this as a valid analogy (I'm not saying it is or isn't), then the conclusion
is that we need a law requiring computers to have adequate security.

Jay Elinsky, IBM T.J. Watson Research Center, Yorktown Heights, NY 
[Affiliation for identification only]


Manufacturers' Responsibilities for Security (RISKS-7.86)

Lynn R Grant <Grant@DOCKMASTER.ARPA>
Sun, 4 Dec 88 16:46 EST
Having been in the security software business for several years, I must take
some exception to Keith Hanlan's comments on manufacturer's responsibilities
for security.  While I truly believe that some vendors use the excuses he
mentioned for not making their products secure, there is some merit to them.

Security is not free.  Those of us in this business do the best we can to make
secure systems easy to use (at least the good ones among us do), but a wide
open system is usually easier to use.  Security involves a tradeoff:  it what
it costs you less than what you might lose without it.  The customer may decide
it isn't worth the cost.  He may be wrong, but it's still his decision.

As for bugs, bugs should be fixed.  But design flaws that influence security
are trickier.  For some reason, customers tend to find these flaws, and set up
their production systems so they depend upon them.  Thus, when you fix them,
suddenly your customer's shops don't run anymore, and they get very irate.  If
your competitors do not fix the problem in their software, your customers see
this as a feature, and it puts you at a competitive disadvantage.  I can see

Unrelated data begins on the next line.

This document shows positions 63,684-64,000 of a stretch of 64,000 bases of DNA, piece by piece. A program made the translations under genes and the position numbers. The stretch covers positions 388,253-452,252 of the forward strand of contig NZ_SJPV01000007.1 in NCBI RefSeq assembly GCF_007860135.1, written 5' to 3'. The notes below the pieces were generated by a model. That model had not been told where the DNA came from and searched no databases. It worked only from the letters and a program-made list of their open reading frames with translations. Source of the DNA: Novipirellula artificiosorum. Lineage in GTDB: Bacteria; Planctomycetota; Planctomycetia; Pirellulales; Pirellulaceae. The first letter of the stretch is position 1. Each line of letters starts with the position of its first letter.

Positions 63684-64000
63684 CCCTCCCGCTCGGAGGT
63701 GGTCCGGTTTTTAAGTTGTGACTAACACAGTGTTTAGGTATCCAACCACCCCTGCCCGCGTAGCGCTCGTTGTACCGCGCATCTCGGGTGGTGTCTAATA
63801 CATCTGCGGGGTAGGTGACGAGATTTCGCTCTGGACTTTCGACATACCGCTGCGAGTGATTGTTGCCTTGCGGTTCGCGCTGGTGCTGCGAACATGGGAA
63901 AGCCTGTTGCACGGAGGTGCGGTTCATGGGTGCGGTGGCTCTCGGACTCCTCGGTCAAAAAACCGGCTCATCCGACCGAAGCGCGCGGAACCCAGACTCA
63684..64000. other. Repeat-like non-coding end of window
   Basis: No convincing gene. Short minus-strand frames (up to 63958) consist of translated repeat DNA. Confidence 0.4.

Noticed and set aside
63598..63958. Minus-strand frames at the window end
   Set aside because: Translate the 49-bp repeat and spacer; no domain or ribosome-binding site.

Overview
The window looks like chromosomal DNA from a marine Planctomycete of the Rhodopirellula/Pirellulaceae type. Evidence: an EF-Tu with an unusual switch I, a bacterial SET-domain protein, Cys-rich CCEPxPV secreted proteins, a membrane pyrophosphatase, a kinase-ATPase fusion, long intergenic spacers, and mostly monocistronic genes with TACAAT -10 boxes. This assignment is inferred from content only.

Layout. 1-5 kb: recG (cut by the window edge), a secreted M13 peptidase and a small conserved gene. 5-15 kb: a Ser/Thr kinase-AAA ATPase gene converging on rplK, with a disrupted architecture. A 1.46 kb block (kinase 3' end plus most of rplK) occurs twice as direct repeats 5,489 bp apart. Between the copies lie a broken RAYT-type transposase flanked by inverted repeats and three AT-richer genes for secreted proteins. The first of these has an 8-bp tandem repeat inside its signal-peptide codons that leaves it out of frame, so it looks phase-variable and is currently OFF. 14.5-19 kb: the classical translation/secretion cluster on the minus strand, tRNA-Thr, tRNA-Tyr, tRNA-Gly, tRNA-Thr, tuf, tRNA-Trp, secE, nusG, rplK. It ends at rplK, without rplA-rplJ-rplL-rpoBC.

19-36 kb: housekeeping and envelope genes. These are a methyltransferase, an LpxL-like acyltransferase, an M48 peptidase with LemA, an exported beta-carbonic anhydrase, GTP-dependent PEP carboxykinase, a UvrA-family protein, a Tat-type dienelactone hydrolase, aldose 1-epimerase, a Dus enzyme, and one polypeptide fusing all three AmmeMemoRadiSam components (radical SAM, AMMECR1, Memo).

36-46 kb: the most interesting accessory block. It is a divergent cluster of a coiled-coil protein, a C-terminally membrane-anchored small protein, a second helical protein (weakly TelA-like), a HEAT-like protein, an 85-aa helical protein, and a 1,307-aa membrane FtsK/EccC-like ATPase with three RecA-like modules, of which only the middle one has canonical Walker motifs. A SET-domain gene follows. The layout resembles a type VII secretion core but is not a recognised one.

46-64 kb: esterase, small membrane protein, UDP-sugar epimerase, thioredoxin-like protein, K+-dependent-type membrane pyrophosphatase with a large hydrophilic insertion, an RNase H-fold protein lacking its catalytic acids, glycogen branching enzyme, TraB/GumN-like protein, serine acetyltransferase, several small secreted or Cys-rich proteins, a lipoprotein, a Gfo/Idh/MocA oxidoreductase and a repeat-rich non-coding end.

how some vendors might knuckle under to this pressure, figuring that fighting
for security ideals is of no use if all the customers flee for some less secure
system and cause the company to fold up.

Let me reiterate that this is not a wholesale defense of those who ignore
security in the name of ease of use (which may really be ease of
implementation).  I just want to point out the pressures that exist in the
competitive arena of commercial software.

Lynn R. Grant, Technical Consultant, Computer Associates International, Inc.
Disclaimer:  These opinions are my own, and may or may not reflect those
             of my employer.

     [One man's feature is another man's future.  But one person's feature
     can also be someone else's destruction.  I am reminded of the multiple
     index register instructions in the IBM 7090 that stopped working in the
     7094 because they were `only features' and were not officially supported.
     Anyone who lives by unsupported features may die the same way.  PGN]


Hacker enters U.S. lab's computers

George Wood <wood@emmy.ma.UTEXAS.EDU>
Sat, 10 Dec 88 20:33:00 CST
Austin-American Statesman, Saturday, December 10, 1988, P. A29

           Hacker enters U.S. lab's computers
     By Thomas H. Maugh II, Los Angeles Times Service

    A computer hacker has entered computers at the government's
Lawrence Livermore Laboratory in the San Francisco Bay area eight
times since last Saturday, but has not caused any damage and has not
been able to enter computers that contain classified information,
Livermore officials said Friday.
    Nuclear weapons and the Star Wars defense system are designed
at livermore, but information about those projects is kept in
supercomputers that are physically and electronically separate from
other computers at the laboratory.
    The hacker, whose identitiy remains unknown, entered the
non-classified computer system at Livermore through INTERNET, a